Original paper

Nutrient dynamics in interstitial habitats of low-order rural streams with different bedrock geology

Lefebvre, S. Marmonier

Archiv für Hydrobiologie Volume 164 Number 2 (2005), p. 169 - 191

published: Nov 11, 2005

DOI: 10.1127/0003-9136/2005/0164-0169

BibTeX file

ArtNo. ESP141016472002, Price: 29.00 €

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We studied water exchange, nutrient dynamics, and microbial activities between the surface and interstitial habitats of six low-order streams with catchments dominated by agriculture during high and low water periods. In each stream, surface (open) water and interstitial water from downwelling and upwelling zones were considered. Interstitial habitats of most streams acted as a sink for nitrate, but as a source for ammonium and soluble reactive phosphorus (SRP). The nitrate sink persisted in shallow sediments of downwelling zones, while the source of ammonium and SRP persisted in deeper sediments of upwelling zones, where organic matter was decomposed and microbial uptake was lower than the production of nutrients. Geology (granite versus schist substratum) was the main variable controlling the nutrient contents and the microbial activity within interstitial habitats due to varying sediment grain size and hydraulic properties. Schist streams had the finest sediment grain size and lowest hydrologic connectivity between surface water and interstitial habitats, and had the highest potential microbial activities, especially for denitrification. Land-use of the catchments (percentage of forested area), channel morphology (river incision), and local characteristics of the benthic sediment (partial clogging) also influenced nutrient concentrations and microbial activities irrespectively of the geology of the catchment.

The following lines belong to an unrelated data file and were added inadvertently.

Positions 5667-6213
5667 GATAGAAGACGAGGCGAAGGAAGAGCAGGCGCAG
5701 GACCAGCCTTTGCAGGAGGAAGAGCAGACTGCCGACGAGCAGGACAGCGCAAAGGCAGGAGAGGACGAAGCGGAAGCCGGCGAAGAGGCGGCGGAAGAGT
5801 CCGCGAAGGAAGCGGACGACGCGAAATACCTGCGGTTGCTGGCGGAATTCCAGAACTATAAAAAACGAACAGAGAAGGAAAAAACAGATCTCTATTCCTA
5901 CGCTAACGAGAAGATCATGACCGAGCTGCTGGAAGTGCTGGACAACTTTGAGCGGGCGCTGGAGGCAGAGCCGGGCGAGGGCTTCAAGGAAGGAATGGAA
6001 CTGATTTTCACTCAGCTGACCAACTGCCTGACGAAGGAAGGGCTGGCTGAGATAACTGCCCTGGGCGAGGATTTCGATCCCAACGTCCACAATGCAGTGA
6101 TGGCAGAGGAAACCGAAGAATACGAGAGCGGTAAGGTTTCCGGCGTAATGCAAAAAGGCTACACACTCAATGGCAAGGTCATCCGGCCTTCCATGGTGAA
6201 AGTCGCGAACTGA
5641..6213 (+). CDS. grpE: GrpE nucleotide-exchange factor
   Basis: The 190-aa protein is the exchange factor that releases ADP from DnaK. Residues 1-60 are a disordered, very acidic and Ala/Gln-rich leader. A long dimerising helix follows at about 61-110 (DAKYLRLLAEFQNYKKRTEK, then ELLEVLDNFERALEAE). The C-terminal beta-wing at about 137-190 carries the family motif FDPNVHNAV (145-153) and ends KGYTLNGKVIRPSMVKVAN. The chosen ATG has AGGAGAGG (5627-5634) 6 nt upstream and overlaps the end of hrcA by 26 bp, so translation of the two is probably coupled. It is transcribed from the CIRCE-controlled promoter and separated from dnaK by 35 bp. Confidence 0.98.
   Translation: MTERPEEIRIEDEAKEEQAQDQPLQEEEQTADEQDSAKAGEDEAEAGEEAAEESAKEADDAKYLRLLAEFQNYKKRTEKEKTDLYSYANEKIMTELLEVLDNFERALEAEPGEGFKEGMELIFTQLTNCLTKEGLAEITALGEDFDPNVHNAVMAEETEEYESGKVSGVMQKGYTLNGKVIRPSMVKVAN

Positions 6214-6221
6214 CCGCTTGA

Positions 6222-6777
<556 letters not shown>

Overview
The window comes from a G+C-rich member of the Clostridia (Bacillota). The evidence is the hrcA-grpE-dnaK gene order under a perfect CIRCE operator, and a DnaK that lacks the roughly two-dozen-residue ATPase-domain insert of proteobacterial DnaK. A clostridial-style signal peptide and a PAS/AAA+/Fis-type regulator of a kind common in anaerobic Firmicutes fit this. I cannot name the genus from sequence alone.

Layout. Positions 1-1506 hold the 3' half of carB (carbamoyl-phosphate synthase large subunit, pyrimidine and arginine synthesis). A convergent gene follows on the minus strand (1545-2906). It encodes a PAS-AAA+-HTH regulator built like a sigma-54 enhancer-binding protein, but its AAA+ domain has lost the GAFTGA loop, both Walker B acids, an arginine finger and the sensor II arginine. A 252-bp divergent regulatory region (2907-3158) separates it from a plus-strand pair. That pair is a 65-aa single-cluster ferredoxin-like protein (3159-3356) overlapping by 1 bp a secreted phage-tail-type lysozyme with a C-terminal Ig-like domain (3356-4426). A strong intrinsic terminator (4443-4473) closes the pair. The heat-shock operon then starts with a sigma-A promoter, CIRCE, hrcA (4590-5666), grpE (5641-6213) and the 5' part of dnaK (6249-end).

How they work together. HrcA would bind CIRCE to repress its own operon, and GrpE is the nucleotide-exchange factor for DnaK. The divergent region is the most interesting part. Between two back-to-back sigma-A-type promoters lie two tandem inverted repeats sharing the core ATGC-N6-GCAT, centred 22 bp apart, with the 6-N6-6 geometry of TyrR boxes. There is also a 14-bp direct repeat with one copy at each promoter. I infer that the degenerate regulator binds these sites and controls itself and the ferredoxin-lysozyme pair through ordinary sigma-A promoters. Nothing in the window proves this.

agriculturehyporheic zonenitrogendenitrificationland-use